HEp-2 cells: anti-nuclear dots. Primate liver: nuclear membrane. Rat kidney: AMA. Rat liver: LKM. Rat stomach: ASMA. VSM47: anti-F-actin
Screening and differentiation test for the detection of liver-specific antibodies, antibodies against mitochondria (AMA), antibodies against cell nuclei (ANA), antibodies against smooth muscle (ASMA), F-actin and other autoantibodies.
The BIOCHIP Mosaic™ We use consists of 6 substrates: human epithelial cells (HEp-2), primate liver, rat kidney, rat liver, rat stomach, VSM47. Thus, a broad spectrum of antigens is present, allowing not only targeted serological diagnoses, but also frequently yielding additional results with clinical relevance.
Antibodies against cell nuclei (ANA) can be particularly well demonstrated using HEp-2 cells and primate liver, and are identified according to their fluorescence patterns. However, they also stain the cell nuclei of the other tissues more or less intensely. Clinical significance: rheumatic diseases, primary biliary cirrhosis (antibodies against nuclear dots).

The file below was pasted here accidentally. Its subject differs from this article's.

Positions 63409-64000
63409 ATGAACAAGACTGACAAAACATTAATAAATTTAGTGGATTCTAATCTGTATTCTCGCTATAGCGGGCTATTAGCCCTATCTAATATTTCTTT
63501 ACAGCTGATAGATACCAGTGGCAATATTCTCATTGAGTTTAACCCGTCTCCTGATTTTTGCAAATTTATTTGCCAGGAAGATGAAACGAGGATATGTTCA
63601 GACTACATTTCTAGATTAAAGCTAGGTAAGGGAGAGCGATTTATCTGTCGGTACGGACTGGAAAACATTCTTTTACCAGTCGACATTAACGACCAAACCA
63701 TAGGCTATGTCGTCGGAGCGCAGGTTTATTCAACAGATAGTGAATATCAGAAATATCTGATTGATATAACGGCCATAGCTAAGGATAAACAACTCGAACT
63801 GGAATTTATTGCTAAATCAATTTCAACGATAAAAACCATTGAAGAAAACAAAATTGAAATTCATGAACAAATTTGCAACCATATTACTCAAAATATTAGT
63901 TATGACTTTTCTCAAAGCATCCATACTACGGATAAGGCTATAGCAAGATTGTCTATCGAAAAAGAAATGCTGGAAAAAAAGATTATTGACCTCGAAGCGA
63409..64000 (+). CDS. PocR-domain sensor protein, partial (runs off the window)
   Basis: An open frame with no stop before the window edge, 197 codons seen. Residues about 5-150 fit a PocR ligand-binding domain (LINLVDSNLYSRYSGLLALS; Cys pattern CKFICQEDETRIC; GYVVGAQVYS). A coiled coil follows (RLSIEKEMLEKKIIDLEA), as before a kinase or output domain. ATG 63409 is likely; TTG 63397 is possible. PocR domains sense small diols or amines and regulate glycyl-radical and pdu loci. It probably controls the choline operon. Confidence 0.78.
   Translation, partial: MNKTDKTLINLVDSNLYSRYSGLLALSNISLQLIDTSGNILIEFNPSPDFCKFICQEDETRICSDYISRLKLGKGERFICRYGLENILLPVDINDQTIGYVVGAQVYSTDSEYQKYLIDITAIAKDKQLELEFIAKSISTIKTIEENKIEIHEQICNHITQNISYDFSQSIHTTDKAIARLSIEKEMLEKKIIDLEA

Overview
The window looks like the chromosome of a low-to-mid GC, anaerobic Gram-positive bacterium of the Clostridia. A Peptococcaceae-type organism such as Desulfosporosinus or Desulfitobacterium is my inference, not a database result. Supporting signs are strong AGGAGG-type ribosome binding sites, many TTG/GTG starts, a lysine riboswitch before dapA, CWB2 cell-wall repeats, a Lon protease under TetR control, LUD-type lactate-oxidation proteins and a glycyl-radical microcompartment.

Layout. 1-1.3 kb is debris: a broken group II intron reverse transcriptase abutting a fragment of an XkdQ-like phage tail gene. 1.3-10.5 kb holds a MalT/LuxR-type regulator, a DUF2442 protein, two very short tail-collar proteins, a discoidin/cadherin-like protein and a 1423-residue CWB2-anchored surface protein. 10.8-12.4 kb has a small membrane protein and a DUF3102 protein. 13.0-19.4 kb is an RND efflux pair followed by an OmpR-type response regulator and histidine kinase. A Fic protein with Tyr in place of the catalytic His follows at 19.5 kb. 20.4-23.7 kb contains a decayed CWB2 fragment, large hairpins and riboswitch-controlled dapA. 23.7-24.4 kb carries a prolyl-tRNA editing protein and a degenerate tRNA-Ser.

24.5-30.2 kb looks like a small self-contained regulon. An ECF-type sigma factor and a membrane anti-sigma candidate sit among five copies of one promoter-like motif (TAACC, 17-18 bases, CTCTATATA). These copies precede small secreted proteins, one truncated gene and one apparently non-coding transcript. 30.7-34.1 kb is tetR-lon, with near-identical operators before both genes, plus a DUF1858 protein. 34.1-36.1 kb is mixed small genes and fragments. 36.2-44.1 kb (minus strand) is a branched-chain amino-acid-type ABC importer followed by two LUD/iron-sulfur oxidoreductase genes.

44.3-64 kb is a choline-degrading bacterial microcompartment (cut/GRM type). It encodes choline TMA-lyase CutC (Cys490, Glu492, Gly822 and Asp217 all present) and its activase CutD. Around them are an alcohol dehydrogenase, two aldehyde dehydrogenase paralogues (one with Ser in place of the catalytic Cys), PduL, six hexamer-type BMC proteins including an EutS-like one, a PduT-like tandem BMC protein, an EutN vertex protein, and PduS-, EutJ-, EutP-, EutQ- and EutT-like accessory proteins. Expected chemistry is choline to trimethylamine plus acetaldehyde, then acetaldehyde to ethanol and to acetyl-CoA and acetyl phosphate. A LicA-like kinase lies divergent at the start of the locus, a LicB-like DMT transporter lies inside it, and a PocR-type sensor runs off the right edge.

Antibodies against mitochondria (AMA) show a granular cytoplasmic fluorescence on all 6 substrates. With the standard substrate rat kidney, the proximal and distal tubule cells fluoresce equally. Clinical significance: primary biliary cirrhosis.
Autoantibodies against liver-kidney microsomes (anti-LKM) react with rat liver and rat kidney (see below). The other substrates are essentially negative.
In the case of autoantibodies against smooth muscles (ASMA), the tunica muscularis, the lamina muscularis mucosa as well as the interglandular contractile fibrils fluoresce on the rat stomach. ASMA directed against the target antigen F-actin furthermore react with the cytoskeleton of HEp-2 cells and the bile canaliculi of primate liver. The substrate VSM47 reacts very specifically, showing a filamentous, needle-like fluorescence. Clinical significance: autoimmune (lupoid) chronic active hepatitis.